Teens who consume too many energy drinks are also known to suffer from dehydration, tremors, heat stroke and heart attacks. Now the focus is on behavior. Are energy drinks turning teens into hyperactive, unhealthy, disobedient delinquents? Public perceptions seem to be shifting towards believing that.
In January, celebrity chef Jamie Oliver launched a campaign calling for a ban on sales of these drinks to children, and UK supermarkets wasted no time taking action. Waitrose was first, announcing plans to ban sales of the strongest drinks to under-16s. Others swiftly followed, vowing to introduce bans in March.
It seems common sense that a cocktail of stimulants will make kids hyperactive, but is there any actual evidence that energy drinks are harming children? The industry often compares the amount of caffeine in energy drinks to that in a cup of coffee, suggesting it must be safe. But new research suggests that the unique mix in energy drinks may pose higher risks.
An alarming increase in the consumption of sports and energy drinks, especially among adolescents, has been found to cause irreversible damage to teeth and erode tooth enamel.
Two research papers, suggest that concerns over levels of caffeine and sugar in energy drinks, and their effects on young people who drink them, are mounting.
Understanding what is in the beverages is key to managing that risk. Campaignersfor a ban say it is important to distinguish energy drinks from sports drinks. Sports drinks contain lots of sugar, plus electrolytes, and are designed to quench thirst and rehydrate you after heavy exercise. It is the sugar in sports drinks that tends to be of concern. High sugar intake poses long-term risks of obesity, dental cavities and type-2 diabetes.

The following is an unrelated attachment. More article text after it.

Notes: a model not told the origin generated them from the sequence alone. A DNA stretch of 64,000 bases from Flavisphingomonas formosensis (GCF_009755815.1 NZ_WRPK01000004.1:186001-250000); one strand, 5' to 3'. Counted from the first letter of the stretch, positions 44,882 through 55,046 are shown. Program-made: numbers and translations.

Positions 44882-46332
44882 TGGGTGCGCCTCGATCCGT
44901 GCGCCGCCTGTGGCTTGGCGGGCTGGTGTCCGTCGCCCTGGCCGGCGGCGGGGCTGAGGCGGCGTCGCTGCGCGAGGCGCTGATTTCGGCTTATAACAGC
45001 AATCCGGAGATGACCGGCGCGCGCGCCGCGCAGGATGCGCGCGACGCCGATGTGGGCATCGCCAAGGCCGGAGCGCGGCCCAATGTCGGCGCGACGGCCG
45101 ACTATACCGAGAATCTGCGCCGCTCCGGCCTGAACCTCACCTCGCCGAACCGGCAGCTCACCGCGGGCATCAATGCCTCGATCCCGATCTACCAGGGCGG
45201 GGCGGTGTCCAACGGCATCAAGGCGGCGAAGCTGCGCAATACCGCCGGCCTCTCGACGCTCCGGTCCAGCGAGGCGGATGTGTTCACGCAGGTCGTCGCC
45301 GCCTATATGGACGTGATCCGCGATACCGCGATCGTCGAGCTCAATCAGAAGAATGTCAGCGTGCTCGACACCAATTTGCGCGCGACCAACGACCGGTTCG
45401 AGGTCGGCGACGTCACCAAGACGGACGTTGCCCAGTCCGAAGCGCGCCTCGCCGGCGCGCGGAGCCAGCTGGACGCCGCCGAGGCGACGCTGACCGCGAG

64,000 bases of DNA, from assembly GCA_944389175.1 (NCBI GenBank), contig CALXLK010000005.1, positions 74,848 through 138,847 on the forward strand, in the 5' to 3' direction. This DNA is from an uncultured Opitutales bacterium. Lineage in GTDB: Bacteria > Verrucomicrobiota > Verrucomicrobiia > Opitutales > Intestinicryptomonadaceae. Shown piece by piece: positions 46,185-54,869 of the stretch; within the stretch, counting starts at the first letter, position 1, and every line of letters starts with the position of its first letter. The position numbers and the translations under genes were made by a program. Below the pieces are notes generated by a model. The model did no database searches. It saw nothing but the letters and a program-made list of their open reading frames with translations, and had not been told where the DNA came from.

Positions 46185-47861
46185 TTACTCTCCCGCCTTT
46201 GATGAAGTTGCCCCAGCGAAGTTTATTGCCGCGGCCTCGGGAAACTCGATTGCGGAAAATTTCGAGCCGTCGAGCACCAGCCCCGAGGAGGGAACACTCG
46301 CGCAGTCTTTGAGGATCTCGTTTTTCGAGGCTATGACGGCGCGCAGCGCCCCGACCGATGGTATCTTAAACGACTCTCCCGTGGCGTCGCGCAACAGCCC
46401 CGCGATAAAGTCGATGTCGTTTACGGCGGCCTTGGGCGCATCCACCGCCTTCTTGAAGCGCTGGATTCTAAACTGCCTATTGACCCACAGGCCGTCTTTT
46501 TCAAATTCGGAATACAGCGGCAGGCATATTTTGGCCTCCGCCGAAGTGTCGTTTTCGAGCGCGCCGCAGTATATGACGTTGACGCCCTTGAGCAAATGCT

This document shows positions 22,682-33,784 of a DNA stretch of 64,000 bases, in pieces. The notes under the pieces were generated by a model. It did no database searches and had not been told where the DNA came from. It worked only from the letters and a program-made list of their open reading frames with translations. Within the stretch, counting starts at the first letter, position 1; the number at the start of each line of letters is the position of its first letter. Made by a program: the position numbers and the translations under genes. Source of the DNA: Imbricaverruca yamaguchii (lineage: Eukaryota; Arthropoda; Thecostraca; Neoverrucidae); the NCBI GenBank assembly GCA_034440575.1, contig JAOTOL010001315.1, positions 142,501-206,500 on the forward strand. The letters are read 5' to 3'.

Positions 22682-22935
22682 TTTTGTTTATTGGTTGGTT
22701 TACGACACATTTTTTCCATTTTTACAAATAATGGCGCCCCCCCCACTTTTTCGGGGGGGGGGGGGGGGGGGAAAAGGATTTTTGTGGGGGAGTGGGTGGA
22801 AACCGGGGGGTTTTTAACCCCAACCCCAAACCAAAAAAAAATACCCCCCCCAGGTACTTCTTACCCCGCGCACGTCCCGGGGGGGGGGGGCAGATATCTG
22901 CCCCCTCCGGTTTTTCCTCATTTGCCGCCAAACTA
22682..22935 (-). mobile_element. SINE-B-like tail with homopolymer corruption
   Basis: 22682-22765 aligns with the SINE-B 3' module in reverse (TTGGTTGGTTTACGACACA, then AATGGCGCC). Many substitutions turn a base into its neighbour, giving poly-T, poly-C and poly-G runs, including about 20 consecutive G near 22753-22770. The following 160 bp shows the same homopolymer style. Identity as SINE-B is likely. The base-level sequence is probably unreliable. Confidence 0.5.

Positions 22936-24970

What sets energy drinks apart is the combination of high sugar content and powerful stimulants, mainly caffeine, which rapidly and temporarily increases alertness, attention and energy in consumers. This can be followed by drowsiness and a slump when the effects wear off.
New evidence suggests that the unique mix in energy drinks may pose higher risks.
The FDA says they are powerless to change formulation of energy drinks. “We have no guidance or regulations that govern the formulation of energy drinks,” said FDA spokeswoman Susan Cruzan. The agency does not have the authority to do that. Cruzan said. “Under current law, the manufacturer is responsible for ensuring that its products are safe and such products do not require FDA premarket review or approval.”
“There’s a tremendous amount of caffeine in these drinks,” Jeanna Marraffa, a clinical toxicologist at the Upstate New York Poison Center told USA TODAY. “I would say: know what’s in these products, have a sense of how much you’re consuming and realize they are not safe. Certainly you can have toxic effects from them.”
This sudden rush is reportedly causing problems in classrooms. In a survey of thousands of UK teachers in 2016, 13 percent blamed poor pupil behaviour on energy drinks. A 2015 study by Yale University found that students aged 11 to 14 who reported drinking energy drinks were 66 per cent more likely to be hyperactive or show a lack of concentration.